As Germany’s revolutionary Bauhaus school marks its 100th anniversary, Sarah Gilbert goes back to where it all began.
This year marks the centenary of the Bauhaus – and Germany is celebrating.
This legendary school of art, design and architecture was short-lived – founded in Weimar in 1919, moved to Dessau in 1925 and closed in Berlin in 1933 under pressure from the Nazis – but its influence is still felt around the world.
Visitors to these three fascinating and very different cities can discover the Bauhaus legacy with a series of countrywide events and exhibitions following the opening festival in Berlin (January 16-24).
It all began in April 1919, when Walter Gropius enlisted pioneering contemporary artists, including Wassily Kandinsky, Paul Klee and László Moholy-Nagy, to create an experimental teaching programme with the aim of uniting art and technology to create a new style of modern living.
And it’s here that the uber-contemporary Bauhaus Museum Weimar is set to open on April 6, forming the heart of a new cultural quarter of Modernism in the historic city. The museum will feature unseen treasures from the oldest of the Bauhaus collections, along with innovative temporary exhibits.
“The school of design, art and architecture was short-lived but its influence is still felt around the world.”
At the same time, the former Grand Ducal Museum, built in 1869 and one of the first museums in Germany, will reopen as the New Museum Weimar, with the exhibition Van de Velde, Nietzsche and Modernism around 1900 – forerunners to the Bauhaus – as well as hands-on craft workshops.
In 1996, Weimar’s key Bauhaus sites, the Main Building and Van de Velde Building of the Bauhaus-University Weimar and the Haus Am Horn (reopening May 18), were given Unesco World Heritage status, and there are student-led walking tours through the history of early Bauhaus that can be booked with the university.
The industrial city of Dessau was the second base for the Bauhaus school and it’s here that architecture buffs will find the highest concentration of Bauhaus buildings, dating from 1925 to 1932.
The Bauhaus Museum Dessau, opening September 8, is a contemporary steel-and-glass structure in the city centre that will house the 40,000-strong collection of the Bauhaus Dessau Foundation, much of which has never been on public display, alongside temporary exhibitions.
The iconic, Unesco-listed Bauhaus Building was designed by Gropius and visitors can take a tour with the Bauhaus Dessau Foundation and even sleep like a Bauhausier in recreated studios filled with replicas of the original furniture.
“The Bauhaus Museum Dessau is a contemporary steel-and-glass structure in the city centre.”
Nearby, four Masters’ Houses – two originals designed by Gropius as a series of interlocking cubes, whose famous residents included Kandinsky and Klee (reopening in April), and two ‘reimagined’ – showcase Bauhaus living and temporary exhibitions from their Artists-in-Residence programmes.
A dedicated Bauhaus Bus makes it easy to get around the more far-flung sights such as Carl Fieger’s Kornhaus, a restaurant built on the banks of the River Elbe in 1929.
Dessau will also be hosting three Bauhaus-related festivals this year, including Architecture Radical, from May 31 to June 2, which will put the spotlight on buildings.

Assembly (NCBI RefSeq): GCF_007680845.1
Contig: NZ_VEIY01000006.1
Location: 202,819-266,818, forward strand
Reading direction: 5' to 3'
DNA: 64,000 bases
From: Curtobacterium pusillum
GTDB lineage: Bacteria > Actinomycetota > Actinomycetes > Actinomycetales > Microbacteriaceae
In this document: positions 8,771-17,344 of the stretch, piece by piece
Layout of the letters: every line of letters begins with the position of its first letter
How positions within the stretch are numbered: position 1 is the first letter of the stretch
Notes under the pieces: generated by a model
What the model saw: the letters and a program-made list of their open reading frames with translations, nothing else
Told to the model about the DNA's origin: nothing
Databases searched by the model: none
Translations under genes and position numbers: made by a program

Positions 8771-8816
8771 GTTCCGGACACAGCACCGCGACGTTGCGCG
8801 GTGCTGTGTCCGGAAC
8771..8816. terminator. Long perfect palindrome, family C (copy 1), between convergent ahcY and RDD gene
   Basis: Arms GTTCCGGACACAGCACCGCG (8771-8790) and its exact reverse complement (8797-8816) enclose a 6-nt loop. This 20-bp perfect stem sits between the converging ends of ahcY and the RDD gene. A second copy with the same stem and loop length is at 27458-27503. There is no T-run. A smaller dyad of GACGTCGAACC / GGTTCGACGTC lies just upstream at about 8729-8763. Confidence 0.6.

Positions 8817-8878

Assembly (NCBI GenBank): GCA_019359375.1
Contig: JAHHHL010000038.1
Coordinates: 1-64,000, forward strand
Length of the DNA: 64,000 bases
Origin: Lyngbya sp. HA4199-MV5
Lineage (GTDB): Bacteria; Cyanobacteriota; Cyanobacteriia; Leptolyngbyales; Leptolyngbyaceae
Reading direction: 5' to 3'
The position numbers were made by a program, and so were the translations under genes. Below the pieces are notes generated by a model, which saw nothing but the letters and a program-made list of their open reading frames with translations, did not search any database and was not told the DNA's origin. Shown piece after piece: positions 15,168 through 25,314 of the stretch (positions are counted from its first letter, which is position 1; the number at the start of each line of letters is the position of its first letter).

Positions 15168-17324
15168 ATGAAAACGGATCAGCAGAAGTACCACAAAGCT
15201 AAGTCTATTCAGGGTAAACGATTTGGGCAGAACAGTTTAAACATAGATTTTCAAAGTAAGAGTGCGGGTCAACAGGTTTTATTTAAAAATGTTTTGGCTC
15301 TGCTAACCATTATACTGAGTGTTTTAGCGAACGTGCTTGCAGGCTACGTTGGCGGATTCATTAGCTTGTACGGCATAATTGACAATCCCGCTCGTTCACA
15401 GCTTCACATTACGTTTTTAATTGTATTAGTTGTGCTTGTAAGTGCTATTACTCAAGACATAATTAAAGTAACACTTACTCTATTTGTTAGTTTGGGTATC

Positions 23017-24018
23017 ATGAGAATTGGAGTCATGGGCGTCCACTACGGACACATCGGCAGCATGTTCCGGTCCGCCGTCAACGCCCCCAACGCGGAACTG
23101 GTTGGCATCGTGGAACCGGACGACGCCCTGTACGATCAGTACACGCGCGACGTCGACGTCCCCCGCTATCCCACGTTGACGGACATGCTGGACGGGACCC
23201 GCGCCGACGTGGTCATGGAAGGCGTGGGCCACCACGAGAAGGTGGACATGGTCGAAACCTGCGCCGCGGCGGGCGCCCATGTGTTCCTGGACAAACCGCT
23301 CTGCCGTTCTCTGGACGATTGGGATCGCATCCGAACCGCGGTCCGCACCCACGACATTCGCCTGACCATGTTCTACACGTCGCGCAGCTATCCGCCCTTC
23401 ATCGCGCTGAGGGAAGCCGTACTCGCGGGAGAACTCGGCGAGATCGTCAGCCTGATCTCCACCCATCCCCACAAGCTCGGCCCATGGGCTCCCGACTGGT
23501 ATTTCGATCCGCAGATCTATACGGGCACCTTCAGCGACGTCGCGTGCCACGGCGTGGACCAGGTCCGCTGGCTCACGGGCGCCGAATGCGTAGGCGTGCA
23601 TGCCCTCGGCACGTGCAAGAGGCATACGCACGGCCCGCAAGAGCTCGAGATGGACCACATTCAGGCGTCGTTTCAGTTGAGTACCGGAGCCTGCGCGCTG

The Bauhaus School survived for just a few months in the German capital before closing its doors forever.
Its international masters and students are scattered around the world and a series of exhibitions and events at the Haus der Kulturen der Welt (House of World Cultures) will explore its global reach. The programme, Bauhaus Imaginista: Still Undead, runs from March 15 to June 10.
In September, Bauhaus Week Berlin – taking place between the Long Night of Museums at the end of August and Open Heritage Day on September 8 – has a diverse range of events, including performances, exhibitions and films, in and around the city.
“The Bauhaus School survived for just a few months in Berlin before closing its doors forever.”
The striking Bauhaus-Archive/Museum of Design – designed by Gropius and home to the world’s largest collection on the history of the Bauhaus – is currently being renovated.
Meanwhile, the temporary Bauhaus-Archive is in Haus Hardenberg, and from September 6 to January 27, 2020, Original Bauhaus at the Berlinische Galerie will showcase famous and forgotten objects from the archive, alongside loans from international collections.
Book it: Fred Holidays offers a seven-night Bauhaus tour to Berlin, Dessau and Weimar from £959. The price includes flights, four-star B&B accommodation and rail transfers.
Beyond Bauhaus, these cities have many more highlights to explore.
Weimar: Perfectly preserved Weimar was home to creative giants including Goethe, Schiller and Nietzsche. Herzogin Anna Amalia Bibliothek, a Unesco-listed library, is a must-see, as is the Goethe National Museum. Just 15 minutes away, Buchenwald Memorial is testament to the horror of the Nazi regime.
Dessau: The Kurt Weill Festival, from March 1-17, features opera, jazz, classical and contemporary music from international artists. From May to September, the parks and castles of the Unesco World Heritage Site of Dessau-Wörlitz Garden Realm host events, while the Technikmuseum Hugo Junkers is open year round.
Berlin: Berlin has no end of architectural gems, from the Reichstag reinvented by Norman Foster to the Brandenburg Gate and magnificent Charlottenburg Palace on the outskirts of the city. Museum Island boasts five world-class museums including the Pergamon, which is adding a fourth wing in 2025.
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